Life and the Valley Fire
We can all feel the effect of the fires in Lake County and in Middletown. The fragility of life, the uncertainty of things, has revealed itself as trees and houses burn, as animals run from the flames, as people are evacuated from their homes, not knowing if, after it all, their town would be left standing. I have been feeling this deeply over the past two days, partly because a friend of our Open Door spiritual community, Rosemary, is from Middletown. This morning I spoke with her and found myself brought closer to my practice through her words.
A few weeks ago, we sat with the koan, In the Sea of Ise, 10000 feet down, there is a single stone. I wish to pick up that stone without wetting my hands. On finding the stone the koan continues, On the stone there are three lines. Across the top there is name written, what is that name? On the left hand side there is some writing, “Cannot get wet.” On the right side there is another line of writing, “Cannot get dry.” This koan has stayed with me for weeks now and as I heard Rosemary speak of her experience she brought up this koan.
Cannot Get Wet
Life is vast and seamless.. In the uncertainty of each moment this seamlessness remains -- a seamlessness that is before good and bad, right and wrong, before we have divided the world up, been caught up in the sorrows and pains of life. This unadorned beauty is my life, our lives, the shape of the universe. Here, we cannot get wet. In my own practice, I have always desired, wished for, wanted that experience. On the other hand, on this stone is written the line…
Cannot Get Dry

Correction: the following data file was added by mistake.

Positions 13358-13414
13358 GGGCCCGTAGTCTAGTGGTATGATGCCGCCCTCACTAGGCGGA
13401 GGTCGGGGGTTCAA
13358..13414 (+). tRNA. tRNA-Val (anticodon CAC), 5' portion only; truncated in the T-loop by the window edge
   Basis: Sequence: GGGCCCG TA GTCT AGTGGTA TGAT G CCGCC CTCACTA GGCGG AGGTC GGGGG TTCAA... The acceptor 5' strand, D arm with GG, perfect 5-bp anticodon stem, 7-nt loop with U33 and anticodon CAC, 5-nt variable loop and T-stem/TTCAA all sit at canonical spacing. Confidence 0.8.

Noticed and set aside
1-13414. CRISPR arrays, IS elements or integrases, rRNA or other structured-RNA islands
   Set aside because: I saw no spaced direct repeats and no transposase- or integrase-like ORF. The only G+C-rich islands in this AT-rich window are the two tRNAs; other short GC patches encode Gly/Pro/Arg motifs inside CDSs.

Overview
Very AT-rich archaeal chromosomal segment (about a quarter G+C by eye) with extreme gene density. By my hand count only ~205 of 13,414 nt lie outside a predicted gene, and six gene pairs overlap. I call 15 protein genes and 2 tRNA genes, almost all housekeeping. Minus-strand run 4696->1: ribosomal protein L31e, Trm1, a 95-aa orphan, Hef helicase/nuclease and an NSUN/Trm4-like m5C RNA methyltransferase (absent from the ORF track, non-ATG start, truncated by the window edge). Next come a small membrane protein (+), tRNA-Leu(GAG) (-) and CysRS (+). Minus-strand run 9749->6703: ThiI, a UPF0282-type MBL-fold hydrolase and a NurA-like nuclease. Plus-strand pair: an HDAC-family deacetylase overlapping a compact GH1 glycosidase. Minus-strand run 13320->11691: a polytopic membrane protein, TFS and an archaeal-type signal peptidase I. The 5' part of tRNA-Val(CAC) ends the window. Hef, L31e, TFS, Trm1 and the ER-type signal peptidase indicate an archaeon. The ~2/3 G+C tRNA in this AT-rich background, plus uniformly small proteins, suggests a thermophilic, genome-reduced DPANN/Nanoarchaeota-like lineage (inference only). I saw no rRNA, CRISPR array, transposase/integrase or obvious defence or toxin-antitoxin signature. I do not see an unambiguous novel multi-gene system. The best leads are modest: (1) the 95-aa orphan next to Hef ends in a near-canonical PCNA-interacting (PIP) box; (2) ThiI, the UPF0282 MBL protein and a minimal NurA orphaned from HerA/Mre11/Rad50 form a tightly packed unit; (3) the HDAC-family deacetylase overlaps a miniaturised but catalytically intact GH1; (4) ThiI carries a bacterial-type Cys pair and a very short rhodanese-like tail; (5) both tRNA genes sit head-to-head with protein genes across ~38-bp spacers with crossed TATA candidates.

I am drenched. What happens in my life is no less part of this seamlessness. As I live and breathe I am drenched to the bone. As I connect with my friend Rosemary, I am close to tears. As she speaks of the damage to her home, the loses she has endured, her chickens roaming what used to be her neighborhood, my heart breaks. Drenched.
Cannot get wet. Cannot get dry. Here we are right now. For Rosemary the report is similar. In speaking with me this morning, she is aware of the vastness of things. She is unable to get wet -- she has grown to trust the kindness of others, the fact that her chickens, though roaming, are alive. She lives and is grateful. Her family is ok. Her sweet dog is with her. Much has happened, yet she cannot get wet. But it is also true, she cannot get dry. Clearly, as would anyone going through this kind of loss, she is drenched. Her house has been burned, her storage barn is burned, the house she rents out next door, burned to the ground. Vast and mysterious this universe. Nothing left out.
Our practice helps us experience our lives more intimately. We experience ourselves as one with the whole of the universe. “This very place is paradise,” says Hakuin, “this very body, the Buddha.” We are not separate. Intimate with life we cannot get wet. Yet, we are also intimate with the ebb and flow, the fires, the floods. As life rises, it meets us and we meet it. And the universe cries as us.
Here is a song by Van Morrison, “Sometimes We Cry,”
And we, here we are, in the midst -- cannot get wet, cannot get dry.